HPR is considered a permissive induction – where the instructions are not explicitly stated.
The permissive approach was successfully pioneered by Milton Erikson; however, Erikson was prone to using very authoritarian instructions within his practice. HPR is permissive in its pace and tone (slow and soft) but in actuality, the instructions are very explicit.
For example: “…and I want you to let all the muscles of your body go quite limp and slack” and “you can feel a heaviness in your legs”.
This combinational approach may have been developed to enable the successful induction of patients who respond to authoritarian inductions whilst still being fitting for those more suited to permissive inductions.
This script works well with a wide range of patients; however, it is particularly suited to nervous patients of or those new to hypnosis as it allows them to relax and is very “natural” in terms of wording and instructions. Whilst being appropriate for many, it could be argued that it is particularly well suited for patients who are logical and analytical due to the focus on naturally occurring phenomena of relaxation that we can all relate to or imagine. This is in comparison to more “mystical” scripts, for example, Healing White Light, which is arguably more suited to creative and artistic patients who show a propensity for right brain dominance.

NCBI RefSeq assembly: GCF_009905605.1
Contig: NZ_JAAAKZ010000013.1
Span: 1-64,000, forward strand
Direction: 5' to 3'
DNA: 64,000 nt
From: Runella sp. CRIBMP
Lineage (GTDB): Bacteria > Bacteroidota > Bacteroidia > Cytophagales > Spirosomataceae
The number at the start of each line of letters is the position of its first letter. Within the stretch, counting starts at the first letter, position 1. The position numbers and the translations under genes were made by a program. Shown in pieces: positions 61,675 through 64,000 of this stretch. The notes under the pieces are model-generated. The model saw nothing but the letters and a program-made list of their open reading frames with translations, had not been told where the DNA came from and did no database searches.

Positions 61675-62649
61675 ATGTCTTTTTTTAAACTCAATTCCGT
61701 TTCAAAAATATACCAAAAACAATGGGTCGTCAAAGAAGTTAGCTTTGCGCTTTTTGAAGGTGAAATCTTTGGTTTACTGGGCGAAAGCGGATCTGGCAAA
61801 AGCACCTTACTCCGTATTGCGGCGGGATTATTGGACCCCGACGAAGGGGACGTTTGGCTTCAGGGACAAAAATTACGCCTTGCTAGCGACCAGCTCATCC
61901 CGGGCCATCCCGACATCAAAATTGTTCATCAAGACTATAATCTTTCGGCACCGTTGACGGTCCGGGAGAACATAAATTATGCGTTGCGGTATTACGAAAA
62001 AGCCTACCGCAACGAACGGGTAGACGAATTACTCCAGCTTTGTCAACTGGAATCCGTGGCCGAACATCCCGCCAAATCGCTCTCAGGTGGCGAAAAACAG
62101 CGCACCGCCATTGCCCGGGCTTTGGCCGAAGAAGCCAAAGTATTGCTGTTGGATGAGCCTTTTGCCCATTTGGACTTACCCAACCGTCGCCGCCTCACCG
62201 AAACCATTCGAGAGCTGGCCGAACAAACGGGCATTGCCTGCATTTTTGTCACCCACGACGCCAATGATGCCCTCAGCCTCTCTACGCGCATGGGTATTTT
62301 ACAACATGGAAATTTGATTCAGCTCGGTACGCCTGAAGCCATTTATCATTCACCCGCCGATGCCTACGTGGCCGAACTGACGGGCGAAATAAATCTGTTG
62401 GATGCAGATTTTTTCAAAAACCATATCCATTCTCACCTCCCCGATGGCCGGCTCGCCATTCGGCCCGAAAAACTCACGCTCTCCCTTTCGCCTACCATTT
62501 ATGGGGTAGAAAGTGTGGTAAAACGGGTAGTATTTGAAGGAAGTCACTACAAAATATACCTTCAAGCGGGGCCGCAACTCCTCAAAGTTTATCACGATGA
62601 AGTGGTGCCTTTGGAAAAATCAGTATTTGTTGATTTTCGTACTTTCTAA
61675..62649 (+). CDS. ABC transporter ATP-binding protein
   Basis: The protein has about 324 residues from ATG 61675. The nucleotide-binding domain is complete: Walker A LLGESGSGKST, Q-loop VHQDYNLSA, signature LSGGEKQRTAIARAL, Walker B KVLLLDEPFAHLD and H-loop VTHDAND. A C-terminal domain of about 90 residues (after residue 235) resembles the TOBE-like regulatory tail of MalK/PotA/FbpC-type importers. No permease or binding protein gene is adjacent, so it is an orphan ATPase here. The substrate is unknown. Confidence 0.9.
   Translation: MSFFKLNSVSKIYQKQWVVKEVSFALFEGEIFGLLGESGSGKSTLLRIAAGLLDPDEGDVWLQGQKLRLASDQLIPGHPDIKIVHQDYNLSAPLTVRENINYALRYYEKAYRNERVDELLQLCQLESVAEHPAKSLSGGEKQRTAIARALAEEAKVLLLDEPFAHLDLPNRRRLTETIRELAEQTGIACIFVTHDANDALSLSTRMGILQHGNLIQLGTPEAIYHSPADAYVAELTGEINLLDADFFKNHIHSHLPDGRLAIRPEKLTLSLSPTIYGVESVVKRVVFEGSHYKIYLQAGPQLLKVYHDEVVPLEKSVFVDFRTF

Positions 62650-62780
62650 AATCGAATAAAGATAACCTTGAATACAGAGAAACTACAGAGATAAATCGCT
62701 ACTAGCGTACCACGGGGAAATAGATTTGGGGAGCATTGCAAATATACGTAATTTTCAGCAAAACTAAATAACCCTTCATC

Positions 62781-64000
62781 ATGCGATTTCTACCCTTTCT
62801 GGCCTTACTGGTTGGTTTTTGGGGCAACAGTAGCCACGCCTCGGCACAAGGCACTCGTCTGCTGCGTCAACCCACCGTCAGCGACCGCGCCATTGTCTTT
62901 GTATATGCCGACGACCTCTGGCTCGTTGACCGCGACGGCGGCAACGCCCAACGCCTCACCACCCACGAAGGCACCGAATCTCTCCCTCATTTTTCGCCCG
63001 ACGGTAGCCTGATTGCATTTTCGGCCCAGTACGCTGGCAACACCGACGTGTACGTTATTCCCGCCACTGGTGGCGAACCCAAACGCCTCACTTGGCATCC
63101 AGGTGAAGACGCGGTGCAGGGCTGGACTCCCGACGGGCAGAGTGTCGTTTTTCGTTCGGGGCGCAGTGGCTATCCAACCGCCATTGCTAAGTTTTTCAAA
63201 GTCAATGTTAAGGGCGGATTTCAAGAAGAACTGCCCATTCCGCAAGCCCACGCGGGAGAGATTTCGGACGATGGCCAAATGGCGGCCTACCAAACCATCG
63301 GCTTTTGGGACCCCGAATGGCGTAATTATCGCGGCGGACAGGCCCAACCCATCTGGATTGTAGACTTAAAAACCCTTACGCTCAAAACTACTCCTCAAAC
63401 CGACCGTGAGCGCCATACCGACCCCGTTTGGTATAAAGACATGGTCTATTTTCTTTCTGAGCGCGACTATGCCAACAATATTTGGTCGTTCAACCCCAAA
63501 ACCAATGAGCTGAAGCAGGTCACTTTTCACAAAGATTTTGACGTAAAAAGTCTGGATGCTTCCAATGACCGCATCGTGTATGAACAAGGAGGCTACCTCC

HPR primarily makes use of the kinesthetic modality which indicates that it would be well suited to patients who respond to feelings-based suggestions.
The use of HPR is contraindicated if the patient is experiencing depression. Phrases such as “heavy as lead” should not be used with patients presenting weight problems, and “limp and slack” should not be used on those presenting symptoms of psychogenic impotence.
Due to the focus of attention on self and feelings, HPR should not be used on patients who suffer from panic disorder.
Progressive Muscle Relaxation (PMR)
The Progressive Muscle Relaxation or PMR is a favourite amongst hypnotherapists across the world. In more recent years, it has been criticised by some who favour rapid or instant inductions. However, it seems that they may have simply underestimated the value and healing power of relaxation.
The PMR works because as the body relaxes the mind follows downing its guard and becoming open to suggestions. This is a great induction to use with clients, as it teaches them the process of relaxation that they can take away with them.